Jess: TIBOR DE NAGY

By Richard, Frances | Artforum International, March 2012 | Go to article overview

Jess: TIBOR DE NAGY


Richard, Frances, Artforum International


The painter and eollagist Jess (I 923-20Q4) had a poet in his life, of course. On New Year's Day, 195 I, he exchanged vows with Robert Duncan, sage of the San Francisco Renaissance, and they lived together for nearly four decades. But the poet rhat Jess's early paintings--nineteen, made between I 9.50 and I 966, were exhibited here--brought to mind, for me at least, was Frank (VI lara, specifically his "Memorial Day, 1950": "Fathers of Dada! You carried shining erector sets / in your rough bony pockets, you were generous / and they were lovely as chewing gum or flowers! /Thank your!" Jess disparaged his own graphic skill, often choosing to copy from magazines, and the jerky innocence of his hand seems limned in O'Hara's lines, as does the eroticism, conscious of itself as overwrought yet wholly sincere, in works like Hiding Little in Big, 1959, wherein a pair of boneless swains frolic in a springtime wood composed of pigment so blobbed and gummy that it does suggest something played with by mouth and fingers. (Painted into the lower-right corner of the scene is an enigmatic artist's or lover's warning: HIDING UTTLK THINGS IN BIG--OK BUT THEY MAY BE LOST.) The bouquets in A J is for Mud, 1961, and Petals of Paint, 1964, look literally made of stuck-on gum--and the M in the former, jigsawed from wood and marled in gray-green impasto, is stuck on too. Fans of the hallucinogenically precise collages and "paint by number"-style paintings for which Jess is best known may find these lushly awkward canvases surprising. But their relationships to the later work are piquant; the paintings, too, seem assembled from disparate parts. They are romantic as valentines, and odd as all get-out.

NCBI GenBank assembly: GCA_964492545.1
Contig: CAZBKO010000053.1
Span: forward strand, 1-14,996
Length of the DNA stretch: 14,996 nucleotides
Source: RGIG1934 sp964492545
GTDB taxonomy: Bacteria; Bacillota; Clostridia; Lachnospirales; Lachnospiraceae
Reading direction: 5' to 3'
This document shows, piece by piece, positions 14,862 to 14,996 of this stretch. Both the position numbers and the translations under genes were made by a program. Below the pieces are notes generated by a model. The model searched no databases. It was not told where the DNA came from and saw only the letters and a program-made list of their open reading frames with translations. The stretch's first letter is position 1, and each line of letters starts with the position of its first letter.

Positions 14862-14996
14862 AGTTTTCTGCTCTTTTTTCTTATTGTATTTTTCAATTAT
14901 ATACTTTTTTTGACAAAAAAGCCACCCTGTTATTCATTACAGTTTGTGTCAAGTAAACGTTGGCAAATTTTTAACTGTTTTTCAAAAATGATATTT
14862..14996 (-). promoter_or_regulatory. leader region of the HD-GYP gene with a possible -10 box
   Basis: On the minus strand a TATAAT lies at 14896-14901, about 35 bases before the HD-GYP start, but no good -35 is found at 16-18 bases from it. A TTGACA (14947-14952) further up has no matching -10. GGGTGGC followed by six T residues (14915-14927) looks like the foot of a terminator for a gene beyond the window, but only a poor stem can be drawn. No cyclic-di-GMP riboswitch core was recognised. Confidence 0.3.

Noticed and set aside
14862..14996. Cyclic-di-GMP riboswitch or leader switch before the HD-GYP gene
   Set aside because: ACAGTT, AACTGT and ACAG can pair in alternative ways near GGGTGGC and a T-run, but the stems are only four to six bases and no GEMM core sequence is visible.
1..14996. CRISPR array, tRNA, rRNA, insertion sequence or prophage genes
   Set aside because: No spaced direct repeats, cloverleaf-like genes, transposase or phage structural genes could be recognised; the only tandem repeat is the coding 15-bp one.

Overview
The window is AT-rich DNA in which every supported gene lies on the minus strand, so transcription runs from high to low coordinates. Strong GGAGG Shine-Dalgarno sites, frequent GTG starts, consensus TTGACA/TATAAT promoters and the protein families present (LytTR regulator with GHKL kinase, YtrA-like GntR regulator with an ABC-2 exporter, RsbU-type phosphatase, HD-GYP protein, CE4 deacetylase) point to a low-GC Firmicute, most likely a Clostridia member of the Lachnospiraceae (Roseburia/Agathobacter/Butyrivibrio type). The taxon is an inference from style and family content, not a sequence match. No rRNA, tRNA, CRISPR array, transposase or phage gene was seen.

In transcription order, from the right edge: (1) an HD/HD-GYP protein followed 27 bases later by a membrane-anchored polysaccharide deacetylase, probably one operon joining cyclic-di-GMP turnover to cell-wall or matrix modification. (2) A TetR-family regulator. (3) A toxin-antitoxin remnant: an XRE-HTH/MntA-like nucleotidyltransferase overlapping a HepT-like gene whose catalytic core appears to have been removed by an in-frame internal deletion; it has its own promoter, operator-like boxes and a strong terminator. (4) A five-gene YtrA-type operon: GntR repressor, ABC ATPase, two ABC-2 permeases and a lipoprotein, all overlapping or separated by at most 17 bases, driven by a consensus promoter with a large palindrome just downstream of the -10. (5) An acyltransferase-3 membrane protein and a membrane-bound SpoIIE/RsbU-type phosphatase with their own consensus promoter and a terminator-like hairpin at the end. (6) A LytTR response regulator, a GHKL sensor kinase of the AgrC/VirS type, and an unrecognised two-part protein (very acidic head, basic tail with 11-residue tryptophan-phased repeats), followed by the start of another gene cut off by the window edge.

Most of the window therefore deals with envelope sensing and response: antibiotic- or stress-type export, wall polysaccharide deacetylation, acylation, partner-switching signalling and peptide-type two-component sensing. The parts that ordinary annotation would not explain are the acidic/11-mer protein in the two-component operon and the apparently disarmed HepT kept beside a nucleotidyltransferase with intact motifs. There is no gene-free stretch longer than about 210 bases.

As a young atomic chemist, Jess Collins worked on the Manhattan Project and the Flanford Atomic Energy Project until an apocalyptic dream inspired him to quit. He studied with Clyfford Still at the California School of Fine Arts (now the San Francisco Art institute), but it was Duncan who gave him Max Frnst's collage-novel IJne semaine dc bvnte, 1934. So Ernst was the "father of Dada" who inspired Jess directly, though he freely mixed the influence with traces of Pierre Bonnard's and Fdouard Vuillard's glowing domesticity, and the moonlit ecriness of Fdvard Munch or Albert Pinkham Ryder. …

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